I came to this slim but important book, this long letter from an African American father to his son, knowing that it was not written for me. I am a member of America’s most privileged class: I am a middle‐aged, college‐educated, white male of Anglo‐Saxon Protestant descent. I knew before I opened this book and still know after having set it down—having digested it in one long, sometimes uncomfortable sitting—that this book was not written for me.
But having grown up, however oblivious, during the Civil Rights ’60s (during the years of Fannie Lou, Malcolm, Martin, and Huey: names I would come to know and only later appreciate as best a member of my most privileged class could); having come into awareness during the long, dark night of the Reagan years; and more recently, having watched, prayed, and done a lot of Light‐holding while the country mourned, mourned again, and protested during the past three years over the deaths of Trayvon, Michael, Tamir, Freddie, Sandra, Eric, and all the others who died mostly at the hands of the police, I have learned that perhaps this book was indeed, however indirectly, written for me. It has profoundly changed me in a way few other books I have read in my adult life have or perhaps could ever do.
Since its publication, Between the World and Me by Atlantic columnist Ta‐Nehisi Coates has been lauded by literary giant Toni Morrison, praised vociferously by various reviewers, and attacked as “toxic” and divisive by (mostly conservative white) bloggers and pundits. I found it to be an extremely well‐crafted book, full of gorgeous sentences that in turn shocked, angered, and saddened me. It is a book that left me both moved and perplexed, in terms of being left feeling at a loss as to what, if anything, I am now supposed to do with the insight I have gained. I suspect that this is what has left some (again, mainly white) critics baffled as to what to say about it, other than to sputter in confused and misplaced outrage over what’s here. The truth hurts, and some people can’t handle it, especially if they refuse to face it.
Near the outset of this letter, Coates states that “race is the child of racism, not the father.” Understanding and attempting to cope with and also challenge the institutionalized racism and white supremacy that both lie at the heart of the American story are all at the core of this long essay. “Here is what I would like you to know: In America, it is traditional to destroy the black body—it is heritage.” He speaks over and over again to his son of the destruction of “the Black body”: metaphorically, yes, but more often and more critically, he speaks of the destruction as physical and literal by “white Americ[a] … or rather … those Americans who believe that they are white.” Coates lays out his message to his son through the prism of America’s history, both the version he was taught in school and the version he has come to know as the truth, that truth that my generation never learned in school: “You cannot forget how much they took from us and how they transfigured our very bodies into sugar, tobacco, cotton, and gold.” He speaks of his own history: of his family, of his struggles, and of the family he is now raising. But there is so much more here, and any attempt I might make to somehow lay it out in a simplified summary would fail to do it justice.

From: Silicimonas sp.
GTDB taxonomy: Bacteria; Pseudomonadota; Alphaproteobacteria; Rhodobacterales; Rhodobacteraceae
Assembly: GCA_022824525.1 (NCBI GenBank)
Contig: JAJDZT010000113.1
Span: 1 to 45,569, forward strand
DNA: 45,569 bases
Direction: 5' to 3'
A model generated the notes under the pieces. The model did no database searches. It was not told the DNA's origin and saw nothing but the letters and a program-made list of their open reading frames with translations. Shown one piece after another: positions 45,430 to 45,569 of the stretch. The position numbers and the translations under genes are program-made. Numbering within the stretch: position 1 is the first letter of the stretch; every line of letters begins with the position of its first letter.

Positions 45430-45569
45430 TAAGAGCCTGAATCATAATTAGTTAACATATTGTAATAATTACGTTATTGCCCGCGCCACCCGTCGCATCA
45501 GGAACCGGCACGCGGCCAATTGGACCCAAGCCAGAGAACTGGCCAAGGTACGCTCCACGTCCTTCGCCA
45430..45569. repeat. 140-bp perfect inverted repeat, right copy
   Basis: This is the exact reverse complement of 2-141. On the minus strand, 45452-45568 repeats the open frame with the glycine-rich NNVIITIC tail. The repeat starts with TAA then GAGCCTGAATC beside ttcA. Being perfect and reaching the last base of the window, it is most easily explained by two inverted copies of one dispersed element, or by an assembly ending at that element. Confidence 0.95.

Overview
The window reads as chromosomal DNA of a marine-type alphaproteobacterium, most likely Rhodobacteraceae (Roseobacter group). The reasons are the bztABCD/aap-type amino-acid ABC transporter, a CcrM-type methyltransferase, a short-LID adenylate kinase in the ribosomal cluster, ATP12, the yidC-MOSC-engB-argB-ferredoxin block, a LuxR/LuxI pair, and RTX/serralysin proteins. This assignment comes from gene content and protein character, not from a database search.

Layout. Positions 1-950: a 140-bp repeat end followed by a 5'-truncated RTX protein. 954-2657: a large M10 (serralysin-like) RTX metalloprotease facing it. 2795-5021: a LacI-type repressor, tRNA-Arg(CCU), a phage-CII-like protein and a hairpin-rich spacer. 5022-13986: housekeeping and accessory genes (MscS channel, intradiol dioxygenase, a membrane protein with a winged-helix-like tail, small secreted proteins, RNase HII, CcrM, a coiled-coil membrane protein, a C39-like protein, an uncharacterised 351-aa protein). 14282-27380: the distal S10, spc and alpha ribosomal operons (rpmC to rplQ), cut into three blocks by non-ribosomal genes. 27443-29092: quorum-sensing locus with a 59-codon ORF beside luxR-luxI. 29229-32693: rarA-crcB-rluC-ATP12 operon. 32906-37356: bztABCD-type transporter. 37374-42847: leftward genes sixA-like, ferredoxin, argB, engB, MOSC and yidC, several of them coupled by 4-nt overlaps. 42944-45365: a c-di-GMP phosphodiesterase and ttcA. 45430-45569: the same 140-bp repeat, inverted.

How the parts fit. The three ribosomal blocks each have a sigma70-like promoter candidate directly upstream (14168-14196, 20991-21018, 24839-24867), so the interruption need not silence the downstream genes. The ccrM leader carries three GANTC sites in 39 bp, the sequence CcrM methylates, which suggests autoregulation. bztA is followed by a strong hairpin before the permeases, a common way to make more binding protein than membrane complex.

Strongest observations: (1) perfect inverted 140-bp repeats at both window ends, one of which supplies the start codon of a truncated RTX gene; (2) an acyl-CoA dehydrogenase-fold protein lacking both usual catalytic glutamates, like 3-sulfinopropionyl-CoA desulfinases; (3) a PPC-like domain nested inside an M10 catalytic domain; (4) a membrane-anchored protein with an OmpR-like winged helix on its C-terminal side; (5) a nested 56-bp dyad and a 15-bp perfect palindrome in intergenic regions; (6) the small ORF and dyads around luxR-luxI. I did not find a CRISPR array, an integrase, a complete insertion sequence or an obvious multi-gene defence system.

Just read it.
This is a book that begs to be quoted, but it is not just a collection of carefully arranged, beautiful, quotable words. The words are infused with power and weighted by emotion; the sentences are strung together like chain lightning. This is a book which is felt and experienced and digested: what is taken in is not simply read but becomes part of you. It is not easily read, which is, of course, the point.
At its root, Between the World and Me is, again, a long letter of love from a father to his son. As the father of two adult sons, I can appreciate that. But the lessons Coates has to impart to his son are not the lessons I had to teach my sons. Because they are young, white men, my sons might expect to be hassled by the police for driving too fast and might expect at worst a scolding and a ticket. Coates has to wake each day and go to sleep each night knowing that any encounter his son might have with the police might mean the end of his son’s life. That is an aspect of life in twenty‐first‐century America that white Americans need to wrap their collective brain around, if we are to truly understand what is meant when activists and others say “Black Lives Matter.” Coates has laid this out for the benefit of his son. He has been generous enough to share this—and his craft as a writer—with the rest of us. America—white America especially—just has to have the courage to listen.
Some Friends may be put off by the fact that Coates is quite upfront about the fact that he has little use for religion. This should not dissuade Quakers or other people of faith from reading this book. Members of the Religious Society of Friends need to pay special attention to what Coates has to say. Our faith community’s painful struggles with issues connected to race—both past and present—have been well documented in this very magazine and elsewhere. This book might provide a useful springboard for some much needed conversations. In the wake of Ferguson, Baltimore, and Charleston, these are conversations that have to happen, and soon.